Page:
Biology is a natural science concerned with the study of life and living organisms, including their structure, function, growth, evolution, distribution, and taxonomy. Biology has many subdisciplines unified by five so-called axioms of modern biology:
Subdisciplines of biology are defined by the scale at which organisms are studied and the methods used to study them: biochemistry examines the rudimentary chemistry of life; molecular biology studies the complex interactions among biological molecules; cellular biology examines the basic building block of all life, the cell; physiology examines the physical and chemical functions of tissues, organs, and organ systems of an organism; evolutionary biology examines the processes that produced the diversity of life; and ecology examines how organisms interact in their environment.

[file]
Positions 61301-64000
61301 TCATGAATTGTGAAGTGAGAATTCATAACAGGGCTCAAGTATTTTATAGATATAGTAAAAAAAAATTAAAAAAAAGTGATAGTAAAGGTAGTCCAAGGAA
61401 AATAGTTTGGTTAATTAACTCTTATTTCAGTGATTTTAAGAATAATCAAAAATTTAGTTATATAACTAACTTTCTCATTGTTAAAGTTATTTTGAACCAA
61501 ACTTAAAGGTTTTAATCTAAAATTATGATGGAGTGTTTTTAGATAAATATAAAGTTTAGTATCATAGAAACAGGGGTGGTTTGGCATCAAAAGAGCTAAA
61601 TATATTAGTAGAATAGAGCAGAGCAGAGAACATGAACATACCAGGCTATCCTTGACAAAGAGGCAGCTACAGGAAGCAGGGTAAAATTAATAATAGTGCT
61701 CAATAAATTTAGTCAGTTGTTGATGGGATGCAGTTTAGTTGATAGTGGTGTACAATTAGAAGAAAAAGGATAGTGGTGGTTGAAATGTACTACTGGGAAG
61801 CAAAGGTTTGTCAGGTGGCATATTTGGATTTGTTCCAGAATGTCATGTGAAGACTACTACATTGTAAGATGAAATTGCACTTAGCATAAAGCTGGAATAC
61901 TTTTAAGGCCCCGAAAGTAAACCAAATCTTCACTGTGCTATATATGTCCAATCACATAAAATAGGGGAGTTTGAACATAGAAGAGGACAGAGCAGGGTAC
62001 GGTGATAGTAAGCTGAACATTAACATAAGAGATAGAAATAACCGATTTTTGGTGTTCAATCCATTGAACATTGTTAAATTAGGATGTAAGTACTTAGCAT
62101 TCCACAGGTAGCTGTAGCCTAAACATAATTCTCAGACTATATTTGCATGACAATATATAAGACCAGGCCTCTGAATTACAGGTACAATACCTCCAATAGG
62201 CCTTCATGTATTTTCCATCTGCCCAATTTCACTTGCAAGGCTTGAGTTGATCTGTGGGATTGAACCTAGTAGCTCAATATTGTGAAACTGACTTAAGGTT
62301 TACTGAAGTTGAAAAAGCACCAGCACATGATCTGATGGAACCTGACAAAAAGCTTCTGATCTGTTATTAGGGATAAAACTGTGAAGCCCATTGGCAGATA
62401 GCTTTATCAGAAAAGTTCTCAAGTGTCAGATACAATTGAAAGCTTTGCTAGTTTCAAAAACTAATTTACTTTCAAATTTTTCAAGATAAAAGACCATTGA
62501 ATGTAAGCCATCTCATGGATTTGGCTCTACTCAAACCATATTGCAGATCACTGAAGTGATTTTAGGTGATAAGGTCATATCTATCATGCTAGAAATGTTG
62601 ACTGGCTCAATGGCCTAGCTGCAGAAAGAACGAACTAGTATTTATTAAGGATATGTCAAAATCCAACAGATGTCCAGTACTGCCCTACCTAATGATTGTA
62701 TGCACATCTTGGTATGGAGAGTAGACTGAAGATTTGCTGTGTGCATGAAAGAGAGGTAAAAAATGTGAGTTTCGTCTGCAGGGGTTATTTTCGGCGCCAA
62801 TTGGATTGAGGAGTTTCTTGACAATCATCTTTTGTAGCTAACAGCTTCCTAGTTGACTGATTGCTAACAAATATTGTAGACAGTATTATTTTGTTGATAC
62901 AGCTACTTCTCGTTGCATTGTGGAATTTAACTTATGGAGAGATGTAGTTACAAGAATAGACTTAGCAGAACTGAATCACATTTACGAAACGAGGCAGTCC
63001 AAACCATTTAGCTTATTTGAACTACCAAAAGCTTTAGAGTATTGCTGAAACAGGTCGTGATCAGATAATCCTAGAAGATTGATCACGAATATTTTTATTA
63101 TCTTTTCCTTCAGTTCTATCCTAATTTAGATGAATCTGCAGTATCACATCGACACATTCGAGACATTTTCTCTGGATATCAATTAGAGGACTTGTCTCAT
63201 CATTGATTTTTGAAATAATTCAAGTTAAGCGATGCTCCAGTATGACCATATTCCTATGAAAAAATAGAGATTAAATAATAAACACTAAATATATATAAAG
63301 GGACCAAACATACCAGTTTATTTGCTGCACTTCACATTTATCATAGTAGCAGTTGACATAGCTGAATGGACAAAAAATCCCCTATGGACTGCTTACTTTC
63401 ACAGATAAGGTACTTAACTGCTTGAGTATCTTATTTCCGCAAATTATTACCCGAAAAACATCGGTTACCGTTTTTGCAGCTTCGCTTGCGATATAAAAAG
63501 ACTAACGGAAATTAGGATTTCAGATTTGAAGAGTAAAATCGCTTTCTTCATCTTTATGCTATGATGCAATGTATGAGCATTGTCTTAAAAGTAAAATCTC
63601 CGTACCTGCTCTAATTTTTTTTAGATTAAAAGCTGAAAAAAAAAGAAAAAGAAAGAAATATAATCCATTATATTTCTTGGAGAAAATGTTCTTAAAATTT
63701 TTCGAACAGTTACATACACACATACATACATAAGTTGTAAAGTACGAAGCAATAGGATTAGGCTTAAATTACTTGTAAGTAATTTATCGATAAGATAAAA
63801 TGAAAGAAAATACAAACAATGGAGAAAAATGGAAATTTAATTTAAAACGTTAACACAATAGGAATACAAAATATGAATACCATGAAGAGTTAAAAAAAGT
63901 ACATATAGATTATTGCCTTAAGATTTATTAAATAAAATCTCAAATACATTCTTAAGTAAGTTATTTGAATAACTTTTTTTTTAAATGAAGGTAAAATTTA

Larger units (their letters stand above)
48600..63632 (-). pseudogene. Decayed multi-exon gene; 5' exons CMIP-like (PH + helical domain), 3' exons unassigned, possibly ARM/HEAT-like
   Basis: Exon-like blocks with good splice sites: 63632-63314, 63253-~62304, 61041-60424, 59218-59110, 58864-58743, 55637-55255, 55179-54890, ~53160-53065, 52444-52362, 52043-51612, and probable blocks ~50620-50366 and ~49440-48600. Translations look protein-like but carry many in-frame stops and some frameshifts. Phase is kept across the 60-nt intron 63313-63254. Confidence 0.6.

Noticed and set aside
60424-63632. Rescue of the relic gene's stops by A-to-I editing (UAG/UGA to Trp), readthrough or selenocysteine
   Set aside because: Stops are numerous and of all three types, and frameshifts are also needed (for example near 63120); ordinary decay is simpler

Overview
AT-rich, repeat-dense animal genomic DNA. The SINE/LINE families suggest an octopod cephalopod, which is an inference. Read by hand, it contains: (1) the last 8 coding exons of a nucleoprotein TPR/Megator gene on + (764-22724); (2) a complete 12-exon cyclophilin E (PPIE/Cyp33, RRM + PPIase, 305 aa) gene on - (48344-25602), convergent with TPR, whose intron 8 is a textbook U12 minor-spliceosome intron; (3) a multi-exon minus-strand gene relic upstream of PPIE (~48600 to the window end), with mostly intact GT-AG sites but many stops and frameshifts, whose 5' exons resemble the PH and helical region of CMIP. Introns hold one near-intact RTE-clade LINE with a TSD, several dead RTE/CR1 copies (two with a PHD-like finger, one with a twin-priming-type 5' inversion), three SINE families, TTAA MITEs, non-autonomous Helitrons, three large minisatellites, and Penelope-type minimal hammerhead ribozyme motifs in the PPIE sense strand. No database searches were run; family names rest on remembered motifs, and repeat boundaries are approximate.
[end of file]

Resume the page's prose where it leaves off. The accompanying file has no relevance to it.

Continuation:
Chitin (C8H13O5N)n (pron.: // KY-tin) is a long-chain polymer of a N-acetylglucosamine, a derivative of glucose, and is found in many places throughout the natural world. It is the main component of the cell walls of fungi, the exoskeletons of arthropods such as crustaceans (e.g., crabs, lobsters and shrimps) and insects, the radulas of mollusks, and the beaks and internal shells of cephalopods, including squid and octopuses. In terms of structure, chitin may be compared to the polysaccharide cellulose and, in terms of function, to the protein keratin. Chitin has also proven useful for several medical and industrial purposes.